I suppose that a county court is for civil matters for private parties to sue each other for general civil causes of action. A county court further has a small claims procedure/track for cases of an especially small nature (IE less than £10K in England.) A county court may limit costs awards to only the court fees rather than those paid for legal advice by the prevailing party.

A magistrate is the lowest level for trying criminal offences, typically summary criminal charges.

A crown court is superior to a magistrate court in that it is the first instance for trying the more serious category of indictable offences. But a crown court can also be used for more serious civil claims, ie for those that are for higher amounts.

High court is the court of next instance for appealing all of these other courts' decisions. (Both civil and criminal).

After the high court one must then appeal to the supreme court.

Then in parallel to all of these there are the tribunals which I understand to deal in specialised domains (property, housing, immigration) and are designed to be especially less formal so that one needn't necessarily have professional advice or representation to further one's cause in them.

One first goes to a first tier tribunal, then an upper tier tribunal in the respective chamber corresponding to the nature of their matter (housing, immigration, employment, etc.) And then appeals start getting into the court system. High court is the next step from the upper tribunals?

What is strange is that to apply for an injunction of reinstatement or an anti eviction injunction, one would typically go to a county court, but why not a property tribunal as for a rent repayment order?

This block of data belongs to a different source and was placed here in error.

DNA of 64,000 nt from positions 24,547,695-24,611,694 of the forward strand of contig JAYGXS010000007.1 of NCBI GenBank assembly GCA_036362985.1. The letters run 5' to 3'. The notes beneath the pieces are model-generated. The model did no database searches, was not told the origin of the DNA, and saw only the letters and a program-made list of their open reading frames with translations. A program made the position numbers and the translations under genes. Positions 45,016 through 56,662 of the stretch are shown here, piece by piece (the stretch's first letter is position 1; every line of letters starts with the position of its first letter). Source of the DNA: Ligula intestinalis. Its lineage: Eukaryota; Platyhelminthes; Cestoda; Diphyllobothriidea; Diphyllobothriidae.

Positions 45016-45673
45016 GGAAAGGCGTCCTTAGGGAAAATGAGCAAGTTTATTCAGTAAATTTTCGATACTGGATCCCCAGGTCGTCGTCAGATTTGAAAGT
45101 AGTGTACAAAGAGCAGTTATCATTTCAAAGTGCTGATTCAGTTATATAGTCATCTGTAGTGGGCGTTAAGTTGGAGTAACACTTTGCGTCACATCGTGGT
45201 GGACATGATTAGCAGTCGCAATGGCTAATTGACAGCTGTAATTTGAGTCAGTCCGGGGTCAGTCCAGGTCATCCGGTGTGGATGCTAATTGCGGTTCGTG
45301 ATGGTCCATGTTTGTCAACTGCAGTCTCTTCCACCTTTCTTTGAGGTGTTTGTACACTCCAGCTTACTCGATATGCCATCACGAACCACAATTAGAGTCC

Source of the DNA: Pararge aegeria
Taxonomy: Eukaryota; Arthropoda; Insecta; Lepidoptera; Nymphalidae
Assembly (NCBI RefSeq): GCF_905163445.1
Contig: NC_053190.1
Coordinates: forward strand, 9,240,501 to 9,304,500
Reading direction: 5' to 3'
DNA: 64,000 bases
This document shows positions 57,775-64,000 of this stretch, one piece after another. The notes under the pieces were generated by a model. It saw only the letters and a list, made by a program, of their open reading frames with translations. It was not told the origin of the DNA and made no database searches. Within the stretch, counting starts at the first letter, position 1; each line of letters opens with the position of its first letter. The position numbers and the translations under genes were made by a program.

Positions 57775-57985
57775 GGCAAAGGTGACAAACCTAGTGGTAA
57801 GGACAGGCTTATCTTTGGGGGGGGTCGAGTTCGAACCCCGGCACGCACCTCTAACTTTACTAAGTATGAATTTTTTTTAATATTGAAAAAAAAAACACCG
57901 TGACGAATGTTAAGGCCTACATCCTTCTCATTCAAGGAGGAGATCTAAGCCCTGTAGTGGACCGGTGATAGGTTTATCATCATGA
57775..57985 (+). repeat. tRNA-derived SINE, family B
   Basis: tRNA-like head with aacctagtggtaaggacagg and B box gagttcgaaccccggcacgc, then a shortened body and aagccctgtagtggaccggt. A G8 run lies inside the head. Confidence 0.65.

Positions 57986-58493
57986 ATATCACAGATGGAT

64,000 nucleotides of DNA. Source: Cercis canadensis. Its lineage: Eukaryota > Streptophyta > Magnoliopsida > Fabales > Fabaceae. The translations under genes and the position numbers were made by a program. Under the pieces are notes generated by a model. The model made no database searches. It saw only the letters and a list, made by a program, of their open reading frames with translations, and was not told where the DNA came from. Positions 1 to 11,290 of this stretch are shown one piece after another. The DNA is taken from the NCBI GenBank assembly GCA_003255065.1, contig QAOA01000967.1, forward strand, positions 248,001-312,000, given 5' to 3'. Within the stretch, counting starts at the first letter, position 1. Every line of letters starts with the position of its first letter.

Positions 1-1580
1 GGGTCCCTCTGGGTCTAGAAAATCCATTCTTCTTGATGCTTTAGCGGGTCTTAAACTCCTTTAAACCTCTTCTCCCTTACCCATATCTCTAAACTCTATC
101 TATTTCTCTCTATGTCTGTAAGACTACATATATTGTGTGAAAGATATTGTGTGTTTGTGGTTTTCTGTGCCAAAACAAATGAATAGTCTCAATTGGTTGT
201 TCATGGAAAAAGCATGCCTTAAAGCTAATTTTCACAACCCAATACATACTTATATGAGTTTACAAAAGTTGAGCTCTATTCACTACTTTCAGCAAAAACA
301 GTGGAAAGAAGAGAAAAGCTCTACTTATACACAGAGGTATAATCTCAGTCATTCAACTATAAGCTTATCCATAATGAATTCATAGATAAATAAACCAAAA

And then there is the question of all of the different benches within the various courts.

Who fancies clearing all of this stuff up a bit?

  • 2
    "Explain the entire English and Wales court system except the very top bit" is really too unfocused to be a good question, and there seem to be multiple embedded questions here. Try to hone in more specifically on a single question.
    – ohwilleke
    Jun 21, 2022 at 20:37
  • Oh sorry, I thought the invitation to create an on-site once-and-for-all reference would be rather welcomed. Jun 21, 2022 at 22:29
  • 1
    Understandable, but that's Wikipedia. Law.SE is more focused on specifics.
    – ohwilleke
    Jun 21, 2022 at 22:29
  • I guess the main essence of the question is like, "what are the different purposes of the various low level court systems" and then it slowly trails off as it ventures up the appellate chain but I think it would be very fair for an answer to confine itself to just that? Jun 21, 2022 at 22:31

1 Answer 1


Courts are creatures of common law, tribunals are creatures of statute

That isn’t to say that the courts we have today haven’t been reformed by Parliament but they weren’t formed by Parliament. Tribunals were.

The courts represent a judiciary that is independent of oversight from the Parliament or the Crown (i.e. ministers of Her Majesty’s Government). Once a judge is appointed, they are free to make their own decisions in line with precedent and their own conscience, free of either direction or fear of discipline from outside the judiciary. The decisions they make are not decisions of the Government of the day.

Tribunals instead exercise power delegated to them by Parliament in exactly the same way that Ministers of the Crown do. Their decisions are administrative decisions of the Government and are subject to judicial review.

They are not subject to the common law or statutes governing courts but follow the specific rules laid out for them in their enabling legislation. They do not have to follow precedent although most of them do. Their procedures may be similar to a court but they do not have to be; for example, many tribunals are conducted like mediations or make decisions on the documents without witness testimony. They do not have to follow the rules of evidence (unless they do), mostly, they can choose to ignore the hearsay rule.

A court is wrong if it fails to follow the law. A tribunal is wrong if it fails to follow the process set out for it.

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